}
    }
}



In the claims-based model multiple users or other claims-based identities can be party to a single action. The IClaimsPrincipal interface defines the data and behavior of the identities associated with an execution context. It extends the IPrincipal interface to include one or more claims-based identities.

IClaimsPrincipal exposes a collection of identities, each of which implements the IClaimsIdentity interface. In the common case, there will be a single issuer and a single token and the identities collection will only have one element. However, it is possible in advanced scenarios for a relying party to ask (via policy) for more than one security token, potentially from different issuers. In these scenarios, the identities collection will have several elements, each of which carries claims associated with a token.

Because they represent the security context under which a request is running, IClaimsPrincipal objects and the identities and claims that are associated with them play a large role in WIF environments. For example:

  • A claims principal object is passed to the claims authentication manager (ClaimsAuthenticationManager) from the processing pipeline to perform authentication based on the claims presented by an entity.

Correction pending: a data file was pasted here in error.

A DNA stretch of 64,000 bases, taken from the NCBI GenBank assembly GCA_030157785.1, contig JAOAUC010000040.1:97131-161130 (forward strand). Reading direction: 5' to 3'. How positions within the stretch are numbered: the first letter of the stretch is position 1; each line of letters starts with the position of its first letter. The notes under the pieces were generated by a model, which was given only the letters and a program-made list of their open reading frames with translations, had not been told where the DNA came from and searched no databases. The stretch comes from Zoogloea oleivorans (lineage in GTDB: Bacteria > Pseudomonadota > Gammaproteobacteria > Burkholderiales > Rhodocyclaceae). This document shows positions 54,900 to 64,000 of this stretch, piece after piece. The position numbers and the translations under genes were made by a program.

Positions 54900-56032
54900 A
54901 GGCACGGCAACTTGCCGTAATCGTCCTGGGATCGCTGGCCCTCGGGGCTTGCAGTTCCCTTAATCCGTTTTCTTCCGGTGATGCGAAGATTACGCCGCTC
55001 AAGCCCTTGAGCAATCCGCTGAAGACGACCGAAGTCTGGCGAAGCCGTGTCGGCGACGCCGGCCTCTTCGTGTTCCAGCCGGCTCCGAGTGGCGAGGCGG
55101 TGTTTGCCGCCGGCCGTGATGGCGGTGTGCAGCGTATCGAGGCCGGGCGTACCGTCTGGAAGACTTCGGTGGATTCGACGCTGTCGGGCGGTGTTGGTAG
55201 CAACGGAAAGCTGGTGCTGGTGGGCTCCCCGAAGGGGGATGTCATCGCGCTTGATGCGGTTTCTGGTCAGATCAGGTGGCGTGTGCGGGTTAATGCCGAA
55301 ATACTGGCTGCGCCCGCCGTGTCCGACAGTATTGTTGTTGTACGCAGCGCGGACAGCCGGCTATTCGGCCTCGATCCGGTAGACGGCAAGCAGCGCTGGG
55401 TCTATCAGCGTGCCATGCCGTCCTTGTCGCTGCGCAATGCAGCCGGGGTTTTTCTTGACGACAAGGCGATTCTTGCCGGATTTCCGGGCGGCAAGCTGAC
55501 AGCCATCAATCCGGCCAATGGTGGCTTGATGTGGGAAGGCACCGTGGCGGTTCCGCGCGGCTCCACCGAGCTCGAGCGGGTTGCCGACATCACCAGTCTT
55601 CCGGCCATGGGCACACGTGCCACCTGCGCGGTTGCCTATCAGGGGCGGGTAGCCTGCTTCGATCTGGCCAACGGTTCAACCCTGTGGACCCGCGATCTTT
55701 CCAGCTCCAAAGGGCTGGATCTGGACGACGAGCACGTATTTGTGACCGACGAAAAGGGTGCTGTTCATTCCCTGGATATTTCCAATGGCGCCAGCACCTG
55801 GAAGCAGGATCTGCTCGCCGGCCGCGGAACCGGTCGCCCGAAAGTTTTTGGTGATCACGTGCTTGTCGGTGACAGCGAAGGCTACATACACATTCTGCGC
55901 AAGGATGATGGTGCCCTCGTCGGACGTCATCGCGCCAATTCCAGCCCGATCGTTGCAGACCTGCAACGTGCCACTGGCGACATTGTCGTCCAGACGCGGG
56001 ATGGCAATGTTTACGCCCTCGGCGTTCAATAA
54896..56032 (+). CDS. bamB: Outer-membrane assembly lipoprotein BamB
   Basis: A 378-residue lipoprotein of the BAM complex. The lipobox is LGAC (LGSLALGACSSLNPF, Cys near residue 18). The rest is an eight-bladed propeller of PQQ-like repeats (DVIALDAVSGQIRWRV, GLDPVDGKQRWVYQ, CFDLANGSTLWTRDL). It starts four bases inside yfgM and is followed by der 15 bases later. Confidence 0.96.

• A claims principal object is passed to the claims authorization manager (ClaimsAuthorizationManager) from the processing pipeline in an AuthorizationContext object to perform authorization on an entity based on its claims.

  • Application code uses the claims contained in the identities associated with the current principal to further authenticate and/or authorize an entity and to fulfill requests made by the entity.

You can access the principal associated with a request in an RP application by casting the CurrentPrincipal property to IClaimsPrincipal. You can then access the IClaimsIdentity objects associated with the request by using the Identities property or the System.Security.IPrincipal.Identity property. The claims associated with an IClaimsIdentity object are available through its Claims property.


 

Target Platforms

Windows 7, Windows Server 2008 R2, Windows Vista SP2, Windows Server 2008 SP2, Windows Server 2003 SP2 (32-bit or 64-bit)



Copyright © 2008 by Microsoft Corporation. All rights reserved.
Did you find this helpful?
(1500 characters remaining)
Thank you for your feedback

Community Additions

ADD
Show:
© 2014 Microsoft. All rights reserved.